|Publication number||US6541915 B2|
|Application number||US 09/911,352|
|Publication date||Apr 1, 2003|
|Filing date||Jul 23, 2001|
|Priority date||Jul 23, 2001|
|Also published as||US20030015969, WO2003010789A1|
|Publication number||09911352, 911352, US 6541915 B2, US 6541915B2, US-B2-6541915, US6541915 B2, US6541915B2|
|Inventors||James Gary Eden, Ju Gao, Sung-Jin Park, Clark J. Wagner|
|Original Assignee||The Board Of Trustees Of The University Of Illinois|
|Export Citation||BiBTeX, EndNote, RefMan|
|Patent Citations (4), Non-Patent Citations (15), Referenced by (34), Classifications (11), Legal Events (12)|
|External Links: USPTO, USPTO Assignment, Espacenet|
This invention was made with United States Government support under Contract No. F49620-98-1-0030 awarded by the U.S. Air Force Office of Scientific Research (AFOSR). The Government has certain rights in this invention.
The field of the invention is arc lamps such as metal-halide, sodium, mercury or rare gas lamps.
High-pressure arc lamps (including metal-halide, sodium, mercury, and rare gas lamps and often referred to as high intensity discharge lamps) currently produce, on a continuous basis, several billion watts of visible light worldwide. A major factor limiting the life of these lamps is the process of starting and re-igniting the lamp. The startup or re-ignition of an arc lamp requires the production of charge carriers and, in conventional lamps, this is normally done by imposing a large voltage across the lamp. This voltage creates an electric field between the discharge electrodes that ionizes a fraction of the gas atoms or molecules in this region. The positive ions (anions) and electrons produced by ionization are drawn, under the influence of the electric field, to the cathode and anode, respectively, giving rise to a current. Near the cold cathode, the anions normally are responsible for carrying most of the current. As they approach the cathode, the anions are accelerated in a strong electric field and, upon impact with the cathode, cause the release of secondary electrons from the cathode. In the early stages of the start up of an arc lamp this is the dominant source of electron production near the cathode. Unfortunately, when an ion collides with the cathode, sputtering of the cathode also occurs. Some of the sputtered cathode material (generally a metal or alloy such as thoriated tungsten) coats the inside of the envelope of the lamp, thereby reducing the fraction of the light produced by the lamp that is able to escape. This process is called wall darkening. Each time the lamp is ignited or re-ignited, the operating life of the lamp is reduced further by this process.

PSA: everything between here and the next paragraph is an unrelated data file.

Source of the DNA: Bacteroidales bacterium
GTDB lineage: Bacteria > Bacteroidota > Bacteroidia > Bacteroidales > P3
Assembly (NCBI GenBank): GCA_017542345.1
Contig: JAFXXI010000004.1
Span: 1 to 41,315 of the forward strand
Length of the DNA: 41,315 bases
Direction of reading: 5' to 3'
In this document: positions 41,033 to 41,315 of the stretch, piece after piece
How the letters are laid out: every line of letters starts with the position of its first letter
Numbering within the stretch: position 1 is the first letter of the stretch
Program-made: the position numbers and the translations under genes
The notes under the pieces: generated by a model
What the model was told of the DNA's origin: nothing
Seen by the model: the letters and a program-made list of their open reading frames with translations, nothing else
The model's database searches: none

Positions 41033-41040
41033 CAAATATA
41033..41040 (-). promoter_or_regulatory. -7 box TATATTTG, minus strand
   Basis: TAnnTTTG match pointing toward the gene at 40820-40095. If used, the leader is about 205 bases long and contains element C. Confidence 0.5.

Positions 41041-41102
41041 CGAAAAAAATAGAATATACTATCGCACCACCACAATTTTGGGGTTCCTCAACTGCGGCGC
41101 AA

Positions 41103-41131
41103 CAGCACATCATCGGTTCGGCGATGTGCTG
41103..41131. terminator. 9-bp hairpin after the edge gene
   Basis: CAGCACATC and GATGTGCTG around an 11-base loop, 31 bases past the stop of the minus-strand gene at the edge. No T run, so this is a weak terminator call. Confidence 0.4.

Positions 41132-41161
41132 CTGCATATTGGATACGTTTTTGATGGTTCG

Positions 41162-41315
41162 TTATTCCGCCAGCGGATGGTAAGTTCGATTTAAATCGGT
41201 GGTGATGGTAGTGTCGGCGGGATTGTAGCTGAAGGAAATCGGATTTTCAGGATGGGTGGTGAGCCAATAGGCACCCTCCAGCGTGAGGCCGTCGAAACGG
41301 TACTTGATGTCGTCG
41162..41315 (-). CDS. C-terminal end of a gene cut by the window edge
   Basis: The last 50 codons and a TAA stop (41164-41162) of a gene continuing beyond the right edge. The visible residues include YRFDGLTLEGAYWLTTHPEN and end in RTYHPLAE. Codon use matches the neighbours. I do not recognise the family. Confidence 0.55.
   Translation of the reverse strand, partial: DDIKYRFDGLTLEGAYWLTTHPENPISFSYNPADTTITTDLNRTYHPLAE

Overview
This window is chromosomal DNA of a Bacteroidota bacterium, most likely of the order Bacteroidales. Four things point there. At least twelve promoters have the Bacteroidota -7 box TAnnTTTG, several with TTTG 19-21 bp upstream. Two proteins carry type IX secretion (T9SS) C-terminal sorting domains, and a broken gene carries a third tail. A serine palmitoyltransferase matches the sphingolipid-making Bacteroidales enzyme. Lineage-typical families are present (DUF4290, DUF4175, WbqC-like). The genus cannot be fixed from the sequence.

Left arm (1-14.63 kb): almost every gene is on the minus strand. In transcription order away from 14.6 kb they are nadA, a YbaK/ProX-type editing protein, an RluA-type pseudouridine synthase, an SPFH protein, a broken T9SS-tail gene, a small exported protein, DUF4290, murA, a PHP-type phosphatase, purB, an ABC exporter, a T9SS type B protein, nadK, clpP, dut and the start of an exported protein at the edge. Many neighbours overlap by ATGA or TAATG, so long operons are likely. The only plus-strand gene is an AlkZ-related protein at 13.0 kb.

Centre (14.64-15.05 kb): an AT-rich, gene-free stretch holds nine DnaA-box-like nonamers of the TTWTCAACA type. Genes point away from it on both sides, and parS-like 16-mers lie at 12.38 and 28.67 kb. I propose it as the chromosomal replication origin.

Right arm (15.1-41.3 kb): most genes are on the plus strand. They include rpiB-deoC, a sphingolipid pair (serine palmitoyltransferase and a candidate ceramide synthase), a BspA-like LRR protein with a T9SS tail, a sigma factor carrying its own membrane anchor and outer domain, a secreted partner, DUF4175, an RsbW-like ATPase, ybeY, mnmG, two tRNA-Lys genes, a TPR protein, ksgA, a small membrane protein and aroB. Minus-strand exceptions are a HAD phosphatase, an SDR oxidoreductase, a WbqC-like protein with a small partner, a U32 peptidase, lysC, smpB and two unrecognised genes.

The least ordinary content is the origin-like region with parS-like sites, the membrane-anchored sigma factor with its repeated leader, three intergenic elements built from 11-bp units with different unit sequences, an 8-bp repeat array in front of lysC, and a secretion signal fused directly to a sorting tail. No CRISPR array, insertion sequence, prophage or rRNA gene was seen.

The invention assists in the cold startup or re-ignition of a high-pressure arc lamp. One or more microdischarge devices produces and injects electrons and ions into the region between the cathode and anode. The microdischarge device(s) do not serve as the cathode itself but augment electron and ion production in the early stages of lamp ignition or re-ignition. Once the glow (and arc) is firmly established between the anode and cathode, the microdischarge device(s) can be extinguished and the lamp will function in a conventional manner.
Other objects, features and advantages of the invention will be apparent to those skilled in the art by reference to the detailed description and the drawings, of which:
FIG. 1 is a schematic representation of an arc lamp of the invention;
FIG. 2A is a detailed schematic representation of an electrode and microdischarge from FIG. 1, shown in a side view;
FIG. 2B is an enlarged view of a portion of FIG. 2A;
FIG. 3 is a graph showing the reduction in the cold startup voltage of a lamp when a microdischarge array injects electrons and ions into the region near the cathode.